An ability to harness social gaming platforms is also a key consideration in 2020. Games like “Fortnite” and “League of Legends” have given rise to vibrant online communities and competitions that sell out stadiums. Platforms such as streaming giant Twitch and communication hub Discord function as virtual gathering places for gamers.

GET FOX BUSINESS ON THE GO BY CLICKING HERE

“Gaming is a social hub now, it’s where friends and family get together not just to play, but to talk about everything that’s going on in their lives outside of gaming,” said Piscatella. “I’m curious to understand how these platforms will make it easier for people to connect and engage through gaming.”

A video game industry once dominated by hardware releases and physical game discs has transitioned to digital services in recent years, with many customers preferring for digital downloads rather than a trip to the local GameStop. The trend has upended the industry’s brick-and-mortar retail model and raised questions about whether consoles will even exist within the next decade.

Google debuted its cloud gaming service Stadia to mixed reviews in late 2019, while Microsoft is developing its own platform dubbed Project xCloud. Still, technical limitations have curbed the initial appeal of these services and should preserve the console model for at least one more generation, according to experts.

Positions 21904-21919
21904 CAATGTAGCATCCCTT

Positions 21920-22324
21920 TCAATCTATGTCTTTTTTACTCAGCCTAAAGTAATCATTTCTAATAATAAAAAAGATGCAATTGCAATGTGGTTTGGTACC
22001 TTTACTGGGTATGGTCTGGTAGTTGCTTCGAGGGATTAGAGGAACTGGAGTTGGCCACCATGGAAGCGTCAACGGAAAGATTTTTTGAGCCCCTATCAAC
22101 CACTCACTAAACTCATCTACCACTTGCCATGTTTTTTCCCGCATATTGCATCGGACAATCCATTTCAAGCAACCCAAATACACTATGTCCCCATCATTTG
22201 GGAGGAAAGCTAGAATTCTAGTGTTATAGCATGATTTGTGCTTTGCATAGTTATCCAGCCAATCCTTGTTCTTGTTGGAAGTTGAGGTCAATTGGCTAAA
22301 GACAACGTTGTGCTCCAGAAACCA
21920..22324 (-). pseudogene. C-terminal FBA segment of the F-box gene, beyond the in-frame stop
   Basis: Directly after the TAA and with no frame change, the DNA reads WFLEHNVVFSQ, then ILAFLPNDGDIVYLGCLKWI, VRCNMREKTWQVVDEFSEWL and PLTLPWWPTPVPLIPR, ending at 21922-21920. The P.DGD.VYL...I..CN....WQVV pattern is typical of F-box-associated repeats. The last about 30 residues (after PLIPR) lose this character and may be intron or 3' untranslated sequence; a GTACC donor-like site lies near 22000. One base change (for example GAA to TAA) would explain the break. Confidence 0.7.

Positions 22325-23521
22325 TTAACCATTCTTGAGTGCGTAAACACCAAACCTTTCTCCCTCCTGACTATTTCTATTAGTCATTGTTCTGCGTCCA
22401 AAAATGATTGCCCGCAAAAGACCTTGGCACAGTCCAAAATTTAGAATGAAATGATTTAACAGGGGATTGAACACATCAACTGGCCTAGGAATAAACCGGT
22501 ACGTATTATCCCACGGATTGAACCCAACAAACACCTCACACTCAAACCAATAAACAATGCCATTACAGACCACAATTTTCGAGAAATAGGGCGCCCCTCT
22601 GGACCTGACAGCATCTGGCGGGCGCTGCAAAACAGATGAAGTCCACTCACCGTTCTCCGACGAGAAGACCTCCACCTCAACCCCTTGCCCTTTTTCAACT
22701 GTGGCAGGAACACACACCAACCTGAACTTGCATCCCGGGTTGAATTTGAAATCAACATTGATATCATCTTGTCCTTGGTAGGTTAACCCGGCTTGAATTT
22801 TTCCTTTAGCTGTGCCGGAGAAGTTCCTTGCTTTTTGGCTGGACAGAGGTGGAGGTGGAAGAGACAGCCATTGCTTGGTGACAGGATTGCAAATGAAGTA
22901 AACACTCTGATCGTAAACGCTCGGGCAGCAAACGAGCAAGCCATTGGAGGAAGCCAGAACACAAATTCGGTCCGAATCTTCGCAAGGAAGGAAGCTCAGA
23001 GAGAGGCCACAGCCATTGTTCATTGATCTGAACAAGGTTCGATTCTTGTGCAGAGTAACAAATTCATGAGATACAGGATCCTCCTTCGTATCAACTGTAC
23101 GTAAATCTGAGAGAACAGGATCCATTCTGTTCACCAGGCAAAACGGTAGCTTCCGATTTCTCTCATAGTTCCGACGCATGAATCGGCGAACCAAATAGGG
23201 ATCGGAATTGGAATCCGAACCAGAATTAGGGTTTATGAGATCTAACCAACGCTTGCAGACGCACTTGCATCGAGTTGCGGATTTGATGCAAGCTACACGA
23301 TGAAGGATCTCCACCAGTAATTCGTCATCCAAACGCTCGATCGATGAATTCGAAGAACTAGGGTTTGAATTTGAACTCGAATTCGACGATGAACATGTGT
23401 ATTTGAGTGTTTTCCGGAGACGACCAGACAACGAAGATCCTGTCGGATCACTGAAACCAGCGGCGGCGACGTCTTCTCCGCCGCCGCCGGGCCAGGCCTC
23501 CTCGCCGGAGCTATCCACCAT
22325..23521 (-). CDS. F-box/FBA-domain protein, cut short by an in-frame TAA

“Competing cloud services could slightly shorten console cycles compared with prior ones, but it will take time for these new cloud offerings to gain traction, especially given their unproven nature and technical challenges,” said Scott Kessler, global sector lead for technology, media and telecoms at Third Bridge. “We should know over the next decade whether these cloud gaming services will become more than category disruptors, but our sense from talking with industry experts is the PlayStation 5 and Xbox Series X could be the penultimate mass-market console generation.”

CLICK HERE TO READ MORE ON FOX BUSINESS